Prerequisite(s): CHM 216

Additional Fee(s): Laboratory fee.
CHM 322
Topics in Analytical Chemistry
3 Credits
This course explores the fundamental chemical principles underlying modern chemical instrumentation. Students learn the advantages and limitations of these instruments, how to select the proper instrumental configuration for a specific experiment, and how to evaluate emerging chemical technologies. Three hours of lecture per week.

Prerequisite(s): CHM 215; Co-requisite: CHM 318
CHM 338
Biochemistry I
3 Credits
This course covers the structure and functions of proteins, polynucleic acids, and biological membranes. Enzymes and kinetics are taught. Metabolic pathways, with emphasis on the thermodynamics of the equilibria and the storage and usage of energy, are covered. Three hours of lecture per week. Cross listed as BIO 438.

Prerequisite(s): CHM 206 or permission of the instructor.
CHM 339
Biochemistry II
3 Credits
Metabolism is studied with an emphasis on anabolic pathways and special pathways such as cytochrome P450. Other topics include molecular genetics and protein synthesis, hormones and receptors, and immunology. Three hours of lecture per week. Cross listed as BIO 438.

Prerequisite(s): CHM 338
CHM 340
Biochemistry, Cell, and Molecular Biology Lab
2 Credits
An advanced laboratory course for junior and senior science majors who wish to gain theoretical and practical experience with the techniques and equipment commonly used in the fields of cellular biology, molecular biology, and biochemistry. Topics include PCR, electrophoresis, enzyme kinetics, aseptic cell and tissue culture, cell surface receptors, and molecular modeling. Five-hour laboratory with one-hour pre-lab lecture each week. Cross-listed as BIO 440.

Prerequisite(s): BIO 431 or CHM 338.

Additional Fee(s): Laboratory fee.
CHM 498
Tutorial
4 Credits
No description available.
CHM 499
Tutorial
4 Credits
No description available.
BIO 498
Tutorial
4 Credits
No description available.
BIO 499
Tutorial
4 Credits
No description available.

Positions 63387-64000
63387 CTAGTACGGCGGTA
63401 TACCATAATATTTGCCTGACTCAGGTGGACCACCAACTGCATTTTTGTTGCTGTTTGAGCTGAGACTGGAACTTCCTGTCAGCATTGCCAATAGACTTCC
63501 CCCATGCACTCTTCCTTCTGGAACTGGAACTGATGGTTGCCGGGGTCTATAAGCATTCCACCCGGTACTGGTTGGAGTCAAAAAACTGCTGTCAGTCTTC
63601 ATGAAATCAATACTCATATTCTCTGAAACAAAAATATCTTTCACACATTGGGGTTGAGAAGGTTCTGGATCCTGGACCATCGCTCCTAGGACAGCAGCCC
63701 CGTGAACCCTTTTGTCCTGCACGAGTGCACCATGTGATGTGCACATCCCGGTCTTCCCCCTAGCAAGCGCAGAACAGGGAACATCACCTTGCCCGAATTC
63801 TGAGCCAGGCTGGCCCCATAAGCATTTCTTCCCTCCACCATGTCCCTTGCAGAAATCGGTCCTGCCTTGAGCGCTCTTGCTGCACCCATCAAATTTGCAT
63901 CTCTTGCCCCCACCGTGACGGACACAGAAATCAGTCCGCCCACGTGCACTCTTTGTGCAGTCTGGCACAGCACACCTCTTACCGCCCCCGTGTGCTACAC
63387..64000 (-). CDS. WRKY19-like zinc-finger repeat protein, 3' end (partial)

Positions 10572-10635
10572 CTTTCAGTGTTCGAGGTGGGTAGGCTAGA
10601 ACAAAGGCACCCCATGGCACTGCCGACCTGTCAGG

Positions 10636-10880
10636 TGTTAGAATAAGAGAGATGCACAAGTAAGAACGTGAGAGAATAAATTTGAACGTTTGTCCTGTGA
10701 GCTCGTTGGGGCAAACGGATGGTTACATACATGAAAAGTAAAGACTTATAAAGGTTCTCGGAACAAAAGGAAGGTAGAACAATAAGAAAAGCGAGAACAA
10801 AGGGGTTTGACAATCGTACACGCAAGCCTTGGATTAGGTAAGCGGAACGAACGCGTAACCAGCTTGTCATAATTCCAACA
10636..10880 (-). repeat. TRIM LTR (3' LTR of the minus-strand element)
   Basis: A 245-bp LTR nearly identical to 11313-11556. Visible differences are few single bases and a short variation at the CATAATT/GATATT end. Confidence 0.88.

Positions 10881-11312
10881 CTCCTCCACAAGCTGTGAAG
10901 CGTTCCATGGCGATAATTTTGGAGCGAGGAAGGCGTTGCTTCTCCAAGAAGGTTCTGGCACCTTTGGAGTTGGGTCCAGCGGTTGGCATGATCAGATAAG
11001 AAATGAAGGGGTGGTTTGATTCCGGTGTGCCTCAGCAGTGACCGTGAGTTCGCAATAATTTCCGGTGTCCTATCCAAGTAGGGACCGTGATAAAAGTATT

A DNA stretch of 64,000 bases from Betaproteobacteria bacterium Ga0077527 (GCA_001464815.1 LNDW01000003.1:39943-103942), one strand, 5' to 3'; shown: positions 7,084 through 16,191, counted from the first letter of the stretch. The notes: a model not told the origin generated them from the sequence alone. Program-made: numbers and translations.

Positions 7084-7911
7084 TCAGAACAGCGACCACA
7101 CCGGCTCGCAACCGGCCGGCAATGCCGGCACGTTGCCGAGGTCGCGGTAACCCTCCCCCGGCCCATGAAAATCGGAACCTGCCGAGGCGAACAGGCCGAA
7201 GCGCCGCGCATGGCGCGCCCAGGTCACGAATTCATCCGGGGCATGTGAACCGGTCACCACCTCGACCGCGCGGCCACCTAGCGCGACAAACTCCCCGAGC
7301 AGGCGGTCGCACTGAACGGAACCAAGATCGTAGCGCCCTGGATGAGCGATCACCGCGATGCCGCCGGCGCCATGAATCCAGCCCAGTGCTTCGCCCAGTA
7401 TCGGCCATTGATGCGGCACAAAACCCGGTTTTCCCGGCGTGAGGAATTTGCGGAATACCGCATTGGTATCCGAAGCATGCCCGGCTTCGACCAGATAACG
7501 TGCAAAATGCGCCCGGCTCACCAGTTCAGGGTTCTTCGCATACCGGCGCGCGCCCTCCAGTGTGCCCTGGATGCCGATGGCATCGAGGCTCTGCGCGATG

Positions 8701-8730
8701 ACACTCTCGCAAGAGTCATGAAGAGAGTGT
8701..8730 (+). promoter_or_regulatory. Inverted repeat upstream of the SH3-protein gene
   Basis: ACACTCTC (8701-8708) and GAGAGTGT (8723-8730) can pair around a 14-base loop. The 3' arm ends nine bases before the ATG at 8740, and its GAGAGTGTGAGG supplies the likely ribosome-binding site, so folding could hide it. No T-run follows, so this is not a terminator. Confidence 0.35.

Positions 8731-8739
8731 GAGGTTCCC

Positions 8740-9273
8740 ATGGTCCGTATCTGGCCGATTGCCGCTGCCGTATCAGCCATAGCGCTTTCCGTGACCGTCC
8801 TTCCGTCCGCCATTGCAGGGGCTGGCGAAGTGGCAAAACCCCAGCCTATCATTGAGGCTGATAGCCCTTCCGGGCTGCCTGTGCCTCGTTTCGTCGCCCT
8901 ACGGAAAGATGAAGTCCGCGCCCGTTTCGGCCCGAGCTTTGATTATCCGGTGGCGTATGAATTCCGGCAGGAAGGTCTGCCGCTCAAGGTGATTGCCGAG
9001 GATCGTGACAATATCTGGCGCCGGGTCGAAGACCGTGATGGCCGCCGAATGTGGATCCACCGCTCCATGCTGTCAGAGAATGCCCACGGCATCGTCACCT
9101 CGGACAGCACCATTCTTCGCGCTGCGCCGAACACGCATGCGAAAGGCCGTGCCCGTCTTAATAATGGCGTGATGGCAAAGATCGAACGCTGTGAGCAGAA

IND 350
Scientific Research Methods
2 Credits
No description available.
MTH 151
Calculus I
4 Credits
This is the first course in the calculus sequence. Topics include differential and integral calculus for algebraic and trigonometric functions with applications. Three hours of class per week.

Prerequisite(s): MTH 105 and 106, or MTH 108, or equivalent.
MTH 152
Calculus II
4 Credits
This is the second course in the calculus sequence. Topics include differential and integral calculus for the transcendental functions, advanced methods of integration, and infinite sequences and series. Four hours of class per week.

Prerequisite(s): MTH 151
PHY 251
Principles of Physics I
4 Credits
Introduction to the concepts, laws, and structure of physics. This is the first course in a calculus-based sequence that focuses on classical mechanics. Topics include vector analysis, kinematics, Newton’s laws, work, conservation of energy and momentum, collisions, gravity, harmonic motion, and wave phenomena. Four hours of class per week.

Prerequisite(s): Prerequisite or Co-requisite: MTH 151.
PHY 252
Principles of Physics II
4 Credits
Introduction to the concepts, laws, and structure of physics. The second course in a calculus-based physics sequence. Topics include thermodynamics, fluids, electricity, circuit analysis, magnetism, Maxwell’s equations, properties of light, and optics. Four hours of class per week.

Prerequisite(s): PHY 251
PHY 255
Physics Laboratory I
1 Credits
Experimental techniques of classical mechanical physics. Three hours of laboratory per week.

Prerequisite(s): PHY 251

Additional Fee(s): Laboratory fee.
PHY 256
Physics Laboratory II
1 Credits
Experimental techniques of classical physics with applications to electricity, magnetism, sound, and optics. Three hours of laboratory per week.

Prerequisite(s): Prerequisite or Co-requisite: PHY 252.

Additional Fee(s): Laboratory fee.
2 courses from the following:
BIO 221
General Microbiology
3 Credits
The study of fundamental characteristics of bacteria and related microorganisms, including taxonomy, physiology, and distribution. Three hours of lecture per week.

Prerequisite(s): BIO 143 and 144; Chemistry 109 and 110.
BIO 231
Principles of Cell and Molecular Biology
3 Credits
A lecture course covering the organelles and activities of cells. Topics include the structure of proteins and other biomolecules, bioenergetics and enzymes, membranes, the mitochondrion, the chloroplast, the endo-membrane system, the cytoskeleton, and the nucleus and cellular reproduction. Three hours of lecture per week.

Prerequisite(s): BIO 143 and 144, and CHM 109 and 110
BIO 417
Genetics
5 Credits
Genetics laboratory consisting of investigation in molecular genetics, genomics, and classical and population genetics. Both computer and wet lab techniques will be employed. Five hours of laboratory per week.

Co-requisite or prerequisite: BIO 417
BIO 431
Advanced Principles of Cell and Molecular Biology
3 Credits
An advanced course for the junior or senior science major. Topics include genes and genomes, transcription, translation, the control of gene expression by prokaryotes and eukaryotes, DNA synthesis and repair and cell signaling. Three hours of lecture per week. Prerequisite(s): BIO 231, or permission of the instructor.

Co-requisite: BIO 340. Recommended: BIO 317, CHM 205, or CHM 338.